On cold night, Mount Vernon glows

December 17, 2005|By JACQUES KELLY

My first batch of Christmas sauerkraut smelled absolutely delicious about 5:30 in the morning. But that merry spirit yesterday evaporated fast when I tried to wash out the pot and found there was only a trickle in my pipes. And yet, in an otherwise silent house, I could hear the sound of water running.

The cellar was dry; every faucet was off; then I looked outside. A burst garden hose connection was making my porch, walks and steps into a water carnival.

I blamed Thursday's weather initially, but then my plumber showed me an inside valve I should have turned off for the winter. Well ...

That night's treacherous weather tripled the time it normally takes me to get home, but it also imparted a lesson about the old city. The ice on the old street paving bricks and Belgian blocks around the Washington Monument made the spot so treacherous the police closed off the downward slope of Mount Vernon Place adjacent to the Peabody Conservatory.

All these ancient paving materials are covered by the city's historic preservation ordinances. We don't change this stuff around for good reason; and like the willful plumbing in my antique house, there is always something to give you a fit when nothing is new and standard.

As I made my way cautiously through old Mount Vernon, I thought about this, certainly one of Baltimore's most exquisitely endowed neighborhoods in terms of architecture and preservation, yet one that requires so much additional investment and resolution of objectives.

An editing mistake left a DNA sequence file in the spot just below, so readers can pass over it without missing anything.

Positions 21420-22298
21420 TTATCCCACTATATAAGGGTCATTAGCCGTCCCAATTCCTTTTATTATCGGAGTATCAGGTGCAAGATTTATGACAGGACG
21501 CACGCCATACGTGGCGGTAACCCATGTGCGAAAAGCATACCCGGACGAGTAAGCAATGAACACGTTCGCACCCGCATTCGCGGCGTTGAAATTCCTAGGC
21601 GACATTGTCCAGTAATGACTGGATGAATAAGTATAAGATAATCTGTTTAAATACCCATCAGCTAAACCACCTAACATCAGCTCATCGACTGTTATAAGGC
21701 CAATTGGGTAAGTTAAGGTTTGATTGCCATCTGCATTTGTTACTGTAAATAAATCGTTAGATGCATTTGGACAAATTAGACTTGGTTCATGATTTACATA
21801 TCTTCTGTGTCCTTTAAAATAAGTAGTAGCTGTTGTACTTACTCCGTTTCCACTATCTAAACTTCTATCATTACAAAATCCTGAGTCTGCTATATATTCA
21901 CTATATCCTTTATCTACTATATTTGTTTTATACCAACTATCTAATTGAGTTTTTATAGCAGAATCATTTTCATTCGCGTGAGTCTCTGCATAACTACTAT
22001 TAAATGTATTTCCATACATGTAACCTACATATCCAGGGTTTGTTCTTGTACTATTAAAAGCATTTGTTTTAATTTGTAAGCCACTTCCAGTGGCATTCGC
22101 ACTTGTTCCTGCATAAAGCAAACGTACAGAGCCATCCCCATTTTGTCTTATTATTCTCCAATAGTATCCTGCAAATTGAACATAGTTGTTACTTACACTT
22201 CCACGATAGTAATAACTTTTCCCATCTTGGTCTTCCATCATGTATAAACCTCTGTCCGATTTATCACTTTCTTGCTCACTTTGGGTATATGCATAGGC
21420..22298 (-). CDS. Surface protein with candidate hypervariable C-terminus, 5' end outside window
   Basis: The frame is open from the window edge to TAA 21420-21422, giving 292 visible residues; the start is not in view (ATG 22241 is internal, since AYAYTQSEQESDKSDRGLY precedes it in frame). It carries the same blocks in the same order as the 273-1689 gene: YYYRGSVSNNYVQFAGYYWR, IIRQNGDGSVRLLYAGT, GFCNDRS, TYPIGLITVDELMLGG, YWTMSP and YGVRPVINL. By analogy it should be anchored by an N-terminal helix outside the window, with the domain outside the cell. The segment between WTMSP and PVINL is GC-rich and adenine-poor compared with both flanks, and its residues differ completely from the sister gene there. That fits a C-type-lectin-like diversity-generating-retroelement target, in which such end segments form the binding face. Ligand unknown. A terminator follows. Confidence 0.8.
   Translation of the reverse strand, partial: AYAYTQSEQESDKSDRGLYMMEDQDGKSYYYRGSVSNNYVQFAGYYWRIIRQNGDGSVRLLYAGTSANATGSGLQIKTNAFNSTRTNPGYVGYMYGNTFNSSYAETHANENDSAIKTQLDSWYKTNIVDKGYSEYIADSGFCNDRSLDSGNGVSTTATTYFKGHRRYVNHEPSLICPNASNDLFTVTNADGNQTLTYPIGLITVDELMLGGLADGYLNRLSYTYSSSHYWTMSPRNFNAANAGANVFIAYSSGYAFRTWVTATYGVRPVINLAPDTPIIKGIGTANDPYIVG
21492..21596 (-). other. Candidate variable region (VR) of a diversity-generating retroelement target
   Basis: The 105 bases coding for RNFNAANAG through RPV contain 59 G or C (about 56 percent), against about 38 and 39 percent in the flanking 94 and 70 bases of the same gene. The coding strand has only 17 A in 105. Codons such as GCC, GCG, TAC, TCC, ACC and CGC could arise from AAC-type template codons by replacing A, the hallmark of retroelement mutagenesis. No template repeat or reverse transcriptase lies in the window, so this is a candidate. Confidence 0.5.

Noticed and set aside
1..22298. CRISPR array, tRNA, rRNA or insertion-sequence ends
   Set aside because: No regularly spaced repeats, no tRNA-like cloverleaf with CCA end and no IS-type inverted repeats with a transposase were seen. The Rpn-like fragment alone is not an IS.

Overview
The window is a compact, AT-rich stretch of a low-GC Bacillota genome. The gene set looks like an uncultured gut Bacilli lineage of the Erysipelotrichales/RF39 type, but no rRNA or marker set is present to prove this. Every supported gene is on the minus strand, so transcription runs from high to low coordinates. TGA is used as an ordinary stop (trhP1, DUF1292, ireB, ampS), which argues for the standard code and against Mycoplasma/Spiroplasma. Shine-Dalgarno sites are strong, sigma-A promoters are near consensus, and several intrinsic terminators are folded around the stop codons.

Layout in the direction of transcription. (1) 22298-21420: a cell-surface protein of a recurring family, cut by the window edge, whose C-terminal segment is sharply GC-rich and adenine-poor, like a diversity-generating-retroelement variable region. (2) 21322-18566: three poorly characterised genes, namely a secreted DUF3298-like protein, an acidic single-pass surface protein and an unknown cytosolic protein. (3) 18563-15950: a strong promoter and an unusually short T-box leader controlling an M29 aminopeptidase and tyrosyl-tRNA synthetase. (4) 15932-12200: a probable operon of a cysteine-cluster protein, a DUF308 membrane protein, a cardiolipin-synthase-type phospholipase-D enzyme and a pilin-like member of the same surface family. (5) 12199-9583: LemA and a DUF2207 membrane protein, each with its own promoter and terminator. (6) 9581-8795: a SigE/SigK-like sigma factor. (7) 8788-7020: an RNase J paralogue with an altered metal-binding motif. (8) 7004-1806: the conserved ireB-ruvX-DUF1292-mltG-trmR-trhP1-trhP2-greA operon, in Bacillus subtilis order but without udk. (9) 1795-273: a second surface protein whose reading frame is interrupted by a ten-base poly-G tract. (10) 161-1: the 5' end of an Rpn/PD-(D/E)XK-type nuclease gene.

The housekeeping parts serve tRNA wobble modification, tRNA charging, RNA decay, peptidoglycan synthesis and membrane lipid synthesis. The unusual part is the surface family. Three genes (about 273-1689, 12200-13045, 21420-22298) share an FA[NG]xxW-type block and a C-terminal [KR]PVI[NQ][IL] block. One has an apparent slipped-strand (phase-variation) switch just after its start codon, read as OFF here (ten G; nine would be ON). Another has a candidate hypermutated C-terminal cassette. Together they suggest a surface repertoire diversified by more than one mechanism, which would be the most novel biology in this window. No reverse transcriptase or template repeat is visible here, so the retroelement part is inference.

My friends who live here are in the midst of a spirited and heartfelt debate over whether tall new apartment and condominium buildings should be allowed to fill up the dispiriting gaps and holes that appeared when glorious 19th-century homes were razed. (No preservation laws then.) In the meantime, the barons of Baltimore's parking lots have been cleaning up on hourly revenues.

I can see why people are wary of development; I say enforce the preservation laws strictly and put something else on the vacant lots.

As I wrote my Christmas mail this year, I was struck by the number of pieces I addressed to people who live in Mount Vernon's Calvert and St. Paul Street high-rises constructed in the 1960s. These buildings are bland, not architectural gems; but they do house plenty of people efficiently - and that's not a bad thing.

In many ways, Mount Vernon is in a most enviable situation. After years of just sitting there, the place's attractive features are luring the builders. I think of the young and visionary developers who are now trying to secure permission for a new house on a narrow Preston Street lot. I'd like to see every lot filled with homes for people to really enjoy the kind of downtown living Mount Vernon offers. But there's a lot of work to do yet.

As I carefully stepped along old and slippery Charles Street, I took a little winter walk that led me out of my way but gave me time to admire the bejeweled stained-glass windows. I then looked at the weird ice formations on iron turnings atop the old slate roofs. I glanced at the chandeliers inside the the Belvedere's Charles Room; admired the wreaths and portraits visible at the Maryland Club. And, traveling a few blocks north, I thought that the huddled commuters outside Pennsylvania Station, though cold and annoyed at the lack of buses, still resembled a holiday card.

This is one exceptional neighborhood. It just needs more people. I'd like to see every lot occupied with homes for people to savor downtown, but not harborside, city living.


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